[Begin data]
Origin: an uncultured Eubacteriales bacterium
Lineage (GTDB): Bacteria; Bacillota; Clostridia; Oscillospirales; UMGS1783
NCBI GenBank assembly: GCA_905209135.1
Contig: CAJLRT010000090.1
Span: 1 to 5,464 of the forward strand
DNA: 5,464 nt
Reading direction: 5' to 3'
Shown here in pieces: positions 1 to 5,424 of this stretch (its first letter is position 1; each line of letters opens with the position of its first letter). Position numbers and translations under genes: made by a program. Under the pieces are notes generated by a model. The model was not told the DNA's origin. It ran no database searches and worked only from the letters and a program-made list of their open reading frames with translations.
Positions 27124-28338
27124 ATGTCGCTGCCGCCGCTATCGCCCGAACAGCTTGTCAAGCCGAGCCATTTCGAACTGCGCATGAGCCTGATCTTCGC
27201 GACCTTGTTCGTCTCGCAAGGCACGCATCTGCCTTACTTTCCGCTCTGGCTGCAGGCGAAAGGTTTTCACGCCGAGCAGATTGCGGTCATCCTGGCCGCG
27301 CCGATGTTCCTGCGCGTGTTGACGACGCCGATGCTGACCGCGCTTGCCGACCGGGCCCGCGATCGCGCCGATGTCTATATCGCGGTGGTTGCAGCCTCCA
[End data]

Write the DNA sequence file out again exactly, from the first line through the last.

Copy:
Origin: an uncultured Eubacteriales bacterium
Lineage (GTDB): Bacteria; Bacillota; Clostridia; Oscillospirales; UMGS1783
NCBI GenBank assembly: GCA_905209135.1
Contig: CAJLRT010000090.1
Span: 1 to 5,464 of the forward strand
DNA: 5,464 nt
Reading direction: 5' to 3'
Shown here in pieces: positions 1 to 5,424 of this stretch (its first letter is position 1; each line of letters opens with the position of its first letter). Position numbers and translations under genes: made by a program. Under the pieces are notes generated by a model. The model was not told the DNA's origin. It ran no database searches and worked only from the letters and a program-made list of their open reading frames with translations.
Positions 27124-28338
27124 ATGTCGCTGCCGCCGCTATCGCCCGAACAGCTTGTCAAGCCGAGCCATTTCGAACTGCGCATGAGCCTGATCTTCGC
27201 GACCTTGTTCGTCTCGCAAGGCACGCATCTGCCTTACTTTCCGCTCTGGCTGCAGGCGAAAGGTTTTCACGCCGAGCAGATTGCGGTCATCCTGGCCGCG
27301 CCGATGTTCCTGCGCGTGTTGACGACGCCGATGCTGACCGCGCTTGCCGACCGGGCCCGCGATCGCGCCGATGTCTATATCGCGGTGGTTGCAGCCTCCA